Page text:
Six-month break gave new LA Galaxy signing Diego Polenta chance to recharge

CARSON, Calif. -- The LA Galaxy made a vital move this week by signing Uruguayan center back Diego Polenta to bolster a backline that underperformed last season as the team allowed 64 goals and missed the MLS Cup Playoffs for the second straight year.

He's a center back who can play on the left and has experience in Italy, primarily with Bari, and at home for four years with Nacional. His contract with the Montevideo powerhouse expired last June, and he arrives in Southern California following a six-month respite “in the countryside.”

“It was six months that I chose to be in this situation,” Polenta, who signed on Tuesday and was announced Thursday morning, said in Spanish during his first media session with the club at Dignity Health Sports Park. “Until there was a point that coach Guillermo [Barros Schelotto] called me, and I didn't think twice about accepting this challenge.”

Schelotto said he didn't “care about the last six months” and that Polenta stepped away from the game, that “he has a long time to recover and [get onto his] feet for the start of the season.” The Galaxy open March 2 at home against the Chicago Fire.

“He's a very good player, a young player with a lot of experience, because he's been playing in Italy and Uruguay, a high level,” Schelotto said. “I think he will [be a great addition] in defense.”

The move, made with Targeted Allocation Money, had been rumored since Schelotto took charge of the first team last month, and it greatly improves things at the back, where LA still need greater depth after the departures of French center back Michael Ciani and English left back Ashley Cole.

Jorgen Skjelvik, who teamed with Ciani much of last season, is penciled in at left back this year; Daniel Steres and Dave Romney, who manned the middle after Dominic Kinnear took over last September from Sigi Schmid, are the other center backs with experience. Second-year draftee Tomas Hilliard-Arce and third-year Homegrown defender Hugo Arellano also can play in central defense.

“We're excited,” club president Chris Klein said. “It's obviously an area of need for us and player that [Schelotto and new general manager Dennis te Kloese] had identified very early on, that they liked him a lot.”

Zlatan Ibrahimovic has liked what he's seen in training since Polenta arrived last week.

“[Uruguayan defenders] have a mentality that is hard and aggressive, and I like that,” the Swedish striker said. “He's comfortable with the ball, also, and he's training very hard now, so it's all about the preparation, and he's been here a couple of days. So far, he is looking good. ...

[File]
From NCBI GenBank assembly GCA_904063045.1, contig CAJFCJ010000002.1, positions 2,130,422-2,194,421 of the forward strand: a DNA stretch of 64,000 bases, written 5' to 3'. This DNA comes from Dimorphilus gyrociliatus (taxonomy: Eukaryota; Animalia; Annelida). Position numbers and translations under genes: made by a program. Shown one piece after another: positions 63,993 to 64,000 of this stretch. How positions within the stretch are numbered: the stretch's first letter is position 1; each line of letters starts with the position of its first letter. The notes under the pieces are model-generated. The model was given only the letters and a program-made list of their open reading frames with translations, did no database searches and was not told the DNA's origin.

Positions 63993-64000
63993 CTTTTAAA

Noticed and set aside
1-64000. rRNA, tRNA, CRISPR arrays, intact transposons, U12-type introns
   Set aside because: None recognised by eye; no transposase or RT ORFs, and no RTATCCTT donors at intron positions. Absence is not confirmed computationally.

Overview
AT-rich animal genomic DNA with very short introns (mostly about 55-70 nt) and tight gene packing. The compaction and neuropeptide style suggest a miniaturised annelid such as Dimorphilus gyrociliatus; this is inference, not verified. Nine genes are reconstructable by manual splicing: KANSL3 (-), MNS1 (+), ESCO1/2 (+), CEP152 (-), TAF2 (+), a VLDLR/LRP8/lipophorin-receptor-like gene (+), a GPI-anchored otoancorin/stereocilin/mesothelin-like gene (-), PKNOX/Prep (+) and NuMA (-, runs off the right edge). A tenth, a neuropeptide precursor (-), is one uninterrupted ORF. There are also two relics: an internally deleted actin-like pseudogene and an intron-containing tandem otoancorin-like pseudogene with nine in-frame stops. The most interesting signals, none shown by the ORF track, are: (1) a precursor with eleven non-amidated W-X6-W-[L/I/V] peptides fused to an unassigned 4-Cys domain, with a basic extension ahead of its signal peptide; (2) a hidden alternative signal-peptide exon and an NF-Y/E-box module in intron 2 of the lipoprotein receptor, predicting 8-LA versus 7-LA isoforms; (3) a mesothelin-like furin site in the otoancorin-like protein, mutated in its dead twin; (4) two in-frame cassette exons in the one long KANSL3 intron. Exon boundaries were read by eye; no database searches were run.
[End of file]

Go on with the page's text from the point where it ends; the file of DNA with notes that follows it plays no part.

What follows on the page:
“He needs to train more [after being off for six months], play more to get into rhythm and get into condition to do what he's able to do. But what I see so far [is] that he's very comfortable and calm with the ball and without, [he's] aggressive, and he likes to defend.”

He was the Uruguayan Primera Division's defensive MVP in 2014-15, when Nacional won the title, and subsequently captained the team. When his deal with the club ended last year, he chose to take time off rather than accept reported offers from Atlas, Al-Ittihad and Leeds United. AC Milan also expressed interest last fall, according to reports.

“The last six months were more a personal decision, and the truth is it was really good for me,” Polenta said. “I have the best memories at that club, and I just wanted [time off]. I was a little bored of the day-to-day, so I decided to be alone and go live in the countryside.”

He said he gained “a lot of calmness” during his time off, enjoying life and being with his family.

“I had the ability to move to Italy when I was 14,” he said. “I was there for eight years, and I returned to Uruguay, and I have a lot of appreciation for [Nacional] while I was there. But I wanted to enjoy some of the stuff I missed when I left Uruguay so young. And I chose to take this time off for myself.

“I had offers, but I'm a person who does things on the moment, on the spot. I love living in the moment, and I think this now is my moment.”


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